The Book of Separation

  • Review
By – April 4, 2017

Tova Mirvis has spent her lit­er­ary career writ­ing from per­son­al expe­ri­ence. Her nov­els focus on fam­i­ly and roman­tic rela­tion­ships, on the Jew­ish Ortho­dox world, and on how those two things can affect a per­son. Tra­di­tion and respon­si­bil­i­ty hang heav­i­ly over each of her characters.

The same fac­tors bur­dened Mirvis’s own life. In her recent mem­oir, The Book of Sep­a­ra­tion, Mirvis details her real­iza­tion that Ortho­doxy was not her home, even though she was con­vinced it was for so long. She grew up in a small town, attend­ed an Ortho­dox school, par­tic­i­pat­ed in the Ortho­dox Youth Move­ment, and went to an Ortho­dox sem­i­nary in Israel; Mirvis felt like her life was laid out for her — fore­told by her ances­tors. She mar­ried young and fol­lowed all the strict rules that young Ortho­dox cou­ples must fol­low. She and her hus­band had three chil­dren togeth­er, moved to a sub­urb of Boston, and cre­at­ed a life exact­ly like that of all oth­er cou­ples in their com­mu­ni­ty. Mirvis hat­ed it and was beg­ging for a way out.

The ques­tions Mirvis asks her­self — about what her mar­riage means to her, how to deal with her kids (who still live in the com­mu­ni­ty from which she has been shunned), and what led her to this junc­ture — are incred­i­bly per­son­al and yet high­ly relat­able. As the author of such an intro­spec­tive mem­oir, Mirvis clear­ly lived a sur­face-lev­el exis­tence for too many years. Her inter­nal dilem­ma even affects her writ­ing. A nov­el is left unfin­ished for years because she fears that com­plet­ing it would require her to make dif­fi­cult deci­sions in her own life.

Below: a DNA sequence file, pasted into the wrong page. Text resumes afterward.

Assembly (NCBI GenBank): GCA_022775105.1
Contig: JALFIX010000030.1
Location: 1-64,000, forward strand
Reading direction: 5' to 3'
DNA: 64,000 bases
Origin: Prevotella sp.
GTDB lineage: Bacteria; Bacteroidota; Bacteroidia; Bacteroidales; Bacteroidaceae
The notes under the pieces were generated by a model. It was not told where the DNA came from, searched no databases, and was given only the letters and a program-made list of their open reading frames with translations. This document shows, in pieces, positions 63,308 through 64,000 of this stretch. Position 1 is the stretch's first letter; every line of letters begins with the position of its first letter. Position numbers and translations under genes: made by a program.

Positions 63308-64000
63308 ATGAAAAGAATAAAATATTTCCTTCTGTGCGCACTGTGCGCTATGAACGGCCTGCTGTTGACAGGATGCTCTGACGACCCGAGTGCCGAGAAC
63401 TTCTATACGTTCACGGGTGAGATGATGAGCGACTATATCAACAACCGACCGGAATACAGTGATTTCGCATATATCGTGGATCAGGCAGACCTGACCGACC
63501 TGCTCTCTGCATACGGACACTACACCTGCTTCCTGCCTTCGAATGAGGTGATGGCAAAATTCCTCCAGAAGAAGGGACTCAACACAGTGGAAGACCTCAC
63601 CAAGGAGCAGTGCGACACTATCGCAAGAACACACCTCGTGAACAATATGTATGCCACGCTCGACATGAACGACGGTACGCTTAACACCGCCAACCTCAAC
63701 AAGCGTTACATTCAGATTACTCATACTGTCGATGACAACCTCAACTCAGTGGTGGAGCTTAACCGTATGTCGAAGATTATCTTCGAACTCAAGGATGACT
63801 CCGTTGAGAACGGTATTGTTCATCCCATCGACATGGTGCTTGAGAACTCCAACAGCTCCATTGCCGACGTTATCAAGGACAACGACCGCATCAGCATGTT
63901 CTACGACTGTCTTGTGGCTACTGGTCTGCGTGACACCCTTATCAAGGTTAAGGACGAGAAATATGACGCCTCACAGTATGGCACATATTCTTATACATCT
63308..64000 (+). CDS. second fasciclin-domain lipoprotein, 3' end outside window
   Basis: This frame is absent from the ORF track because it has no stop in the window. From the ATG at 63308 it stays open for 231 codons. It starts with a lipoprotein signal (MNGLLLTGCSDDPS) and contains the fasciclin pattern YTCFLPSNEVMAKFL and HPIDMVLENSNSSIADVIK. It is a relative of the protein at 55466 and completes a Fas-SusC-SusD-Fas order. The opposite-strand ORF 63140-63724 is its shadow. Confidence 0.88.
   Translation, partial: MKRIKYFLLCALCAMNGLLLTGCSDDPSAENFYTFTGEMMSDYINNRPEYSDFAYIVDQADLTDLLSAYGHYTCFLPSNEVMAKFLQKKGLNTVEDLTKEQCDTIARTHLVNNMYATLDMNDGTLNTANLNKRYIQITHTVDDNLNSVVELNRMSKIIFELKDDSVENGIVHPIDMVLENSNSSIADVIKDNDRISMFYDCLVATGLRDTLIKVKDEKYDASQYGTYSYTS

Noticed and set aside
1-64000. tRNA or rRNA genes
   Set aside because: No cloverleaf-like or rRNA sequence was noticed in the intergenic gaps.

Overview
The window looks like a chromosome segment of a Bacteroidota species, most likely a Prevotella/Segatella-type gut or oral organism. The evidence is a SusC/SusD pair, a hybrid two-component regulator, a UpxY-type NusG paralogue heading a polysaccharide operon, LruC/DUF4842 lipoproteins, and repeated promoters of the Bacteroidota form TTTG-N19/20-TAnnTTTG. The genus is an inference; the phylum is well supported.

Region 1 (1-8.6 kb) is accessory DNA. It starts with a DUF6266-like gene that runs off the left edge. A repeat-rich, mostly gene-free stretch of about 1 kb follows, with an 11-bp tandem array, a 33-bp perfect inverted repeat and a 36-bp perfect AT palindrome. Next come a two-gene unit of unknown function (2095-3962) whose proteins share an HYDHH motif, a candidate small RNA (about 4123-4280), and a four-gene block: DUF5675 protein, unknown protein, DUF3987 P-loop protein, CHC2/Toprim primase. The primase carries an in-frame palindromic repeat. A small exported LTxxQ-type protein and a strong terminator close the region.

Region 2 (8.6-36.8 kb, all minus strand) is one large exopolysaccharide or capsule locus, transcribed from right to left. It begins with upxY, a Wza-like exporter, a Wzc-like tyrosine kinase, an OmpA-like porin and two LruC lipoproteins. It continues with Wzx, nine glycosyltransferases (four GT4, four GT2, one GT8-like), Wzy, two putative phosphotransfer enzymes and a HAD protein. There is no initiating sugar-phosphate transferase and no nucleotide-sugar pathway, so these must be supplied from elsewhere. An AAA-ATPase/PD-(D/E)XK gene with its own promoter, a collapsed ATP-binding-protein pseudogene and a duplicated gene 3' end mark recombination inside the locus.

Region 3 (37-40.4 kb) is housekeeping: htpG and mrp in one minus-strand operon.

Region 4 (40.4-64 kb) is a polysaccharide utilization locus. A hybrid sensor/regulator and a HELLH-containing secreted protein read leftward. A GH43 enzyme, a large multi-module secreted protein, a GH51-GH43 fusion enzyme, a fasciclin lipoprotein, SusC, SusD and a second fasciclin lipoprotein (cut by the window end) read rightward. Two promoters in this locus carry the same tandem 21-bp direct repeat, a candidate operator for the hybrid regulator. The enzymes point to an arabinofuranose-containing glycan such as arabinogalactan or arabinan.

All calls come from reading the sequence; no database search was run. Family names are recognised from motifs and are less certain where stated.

Ini­tial­ly, the book may take some time to get into. Mirvis’s thoughts bom­bard you, the words rid­ing on her train of thought. Soon how­ev­er, you real­ize that she is dis­cov­er­ing things about her­self along with the read­er; her thoughts are not ful­ly formed until they hit the page. The book is a form of ther­a­py, a cathar­sis. She toils through her deci­sions and her emo­tions in a way that only a stu­dent of Tal­mud can.

Mirvis real­izes her Ortho­doxy is so ingrained in her — going back gen­er­a­tions — that shed­ding this skin will take a great deal of strength. While she hangs onto her old life, she des­per­ate­ly wants to start a new one. Mirvis longs for free­dom so much that you want it for her — and then look inter­nal­ly and want it for your­self, too. This book is inspir­ing in a way it prob­a­bly wasn’t meant to be; Mirvis wants every­one to live a life of truth and hon­esty because she didn’t. She has no agen­da, no ill-will. Her resent­ment is towards her­self and no one else. Her intro­spec­tion has led to a new life of empow­er­ment, and she isn’t look­ing back.

Libi is a first-time mom liv­ing in New Jer­sey. She works in fundrais­ing and events at Yeshi­va Uni­ver­si­ty and is pur­su­ing a master’s degree in Marketing.

Discussion Questions